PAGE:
Determines whether the courts succeed in construing Section 103, so as to assist the Commissioner to arrive at a correct assessment. Before depicting the achievements of the tax payer against those of revenue, the study notes the difference between tax avoidance and tax evasion. This distinction seems to have no effect on the court’s interpretation. It is submitted that invoking the provisions of section 103 does not mean that when one is caught in tax avoidance one escapes the sword of the law. Proper assessment by the revenue after invoking of provisions of section 103 amounts to a penalty on the part of the taxpayer. The taxpayer’s victory against the Commissioners in issues involving the anti tax avoidance measure is shown in certain case studies. However the impact of the these cases was neutralised by the legislature. In practice, taxpayers have been relatively successful in defeating the Commissioner in contests based on the application of section 103(2). In some cases the taxpayers were able to satisfy the Court that they were moved by non-tax considerations to take over the company with the assessed loss. On the other hand, certain cases prove how the courts succeeded in construing section 103 to the advantage of the Commissioner. It is concluded that a taxpayer can structure a transaction, operation or scheme which has the effect of avoiding tax, with a reasonable prospect of success.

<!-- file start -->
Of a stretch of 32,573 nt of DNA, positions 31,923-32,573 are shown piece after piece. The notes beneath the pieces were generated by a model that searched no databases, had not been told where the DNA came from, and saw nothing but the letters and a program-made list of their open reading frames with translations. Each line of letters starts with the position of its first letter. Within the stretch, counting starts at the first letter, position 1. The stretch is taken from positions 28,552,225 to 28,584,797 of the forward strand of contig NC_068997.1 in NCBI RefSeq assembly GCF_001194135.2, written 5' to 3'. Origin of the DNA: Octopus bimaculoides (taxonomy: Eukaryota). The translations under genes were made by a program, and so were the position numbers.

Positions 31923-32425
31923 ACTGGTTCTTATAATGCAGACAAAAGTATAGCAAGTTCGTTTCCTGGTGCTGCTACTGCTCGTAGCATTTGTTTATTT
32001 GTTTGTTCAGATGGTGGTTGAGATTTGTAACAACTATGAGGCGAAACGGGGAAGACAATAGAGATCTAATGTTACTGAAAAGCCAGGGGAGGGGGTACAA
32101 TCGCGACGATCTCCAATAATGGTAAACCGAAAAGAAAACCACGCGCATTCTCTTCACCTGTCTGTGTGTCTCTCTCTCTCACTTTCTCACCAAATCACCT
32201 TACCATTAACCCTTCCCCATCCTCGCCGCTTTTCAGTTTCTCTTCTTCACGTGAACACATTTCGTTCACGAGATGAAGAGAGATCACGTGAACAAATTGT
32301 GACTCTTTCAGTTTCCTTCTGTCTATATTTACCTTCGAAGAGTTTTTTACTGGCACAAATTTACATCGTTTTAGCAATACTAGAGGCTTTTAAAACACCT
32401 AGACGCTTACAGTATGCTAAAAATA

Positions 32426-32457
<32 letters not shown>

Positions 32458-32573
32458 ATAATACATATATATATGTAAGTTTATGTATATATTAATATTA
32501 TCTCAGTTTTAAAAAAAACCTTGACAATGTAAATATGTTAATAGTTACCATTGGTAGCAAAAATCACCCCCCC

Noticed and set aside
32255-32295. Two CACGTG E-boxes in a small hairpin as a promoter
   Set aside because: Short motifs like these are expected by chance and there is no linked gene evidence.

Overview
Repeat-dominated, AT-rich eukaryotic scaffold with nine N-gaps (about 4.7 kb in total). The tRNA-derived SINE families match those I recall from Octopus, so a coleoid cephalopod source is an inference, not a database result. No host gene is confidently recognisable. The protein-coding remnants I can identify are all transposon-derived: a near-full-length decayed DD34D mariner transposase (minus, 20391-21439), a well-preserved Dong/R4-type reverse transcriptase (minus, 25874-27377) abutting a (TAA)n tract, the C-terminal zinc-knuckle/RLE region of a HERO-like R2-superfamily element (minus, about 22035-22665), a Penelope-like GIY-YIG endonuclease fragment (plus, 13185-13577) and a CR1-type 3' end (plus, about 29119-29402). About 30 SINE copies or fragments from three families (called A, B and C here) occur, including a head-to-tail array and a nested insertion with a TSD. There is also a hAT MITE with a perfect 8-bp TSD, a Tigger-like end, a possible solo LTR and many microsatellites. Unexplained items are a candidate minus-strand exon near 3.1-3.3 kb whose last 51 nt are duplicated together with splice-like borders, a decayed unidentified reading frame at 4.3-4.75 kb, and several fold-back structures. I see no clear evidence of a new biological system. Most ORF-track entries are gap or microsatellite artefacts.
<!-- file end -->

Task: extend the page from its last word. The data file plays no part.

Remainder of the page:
|Degree Type||Masters degree|
|Degree Description||LL M|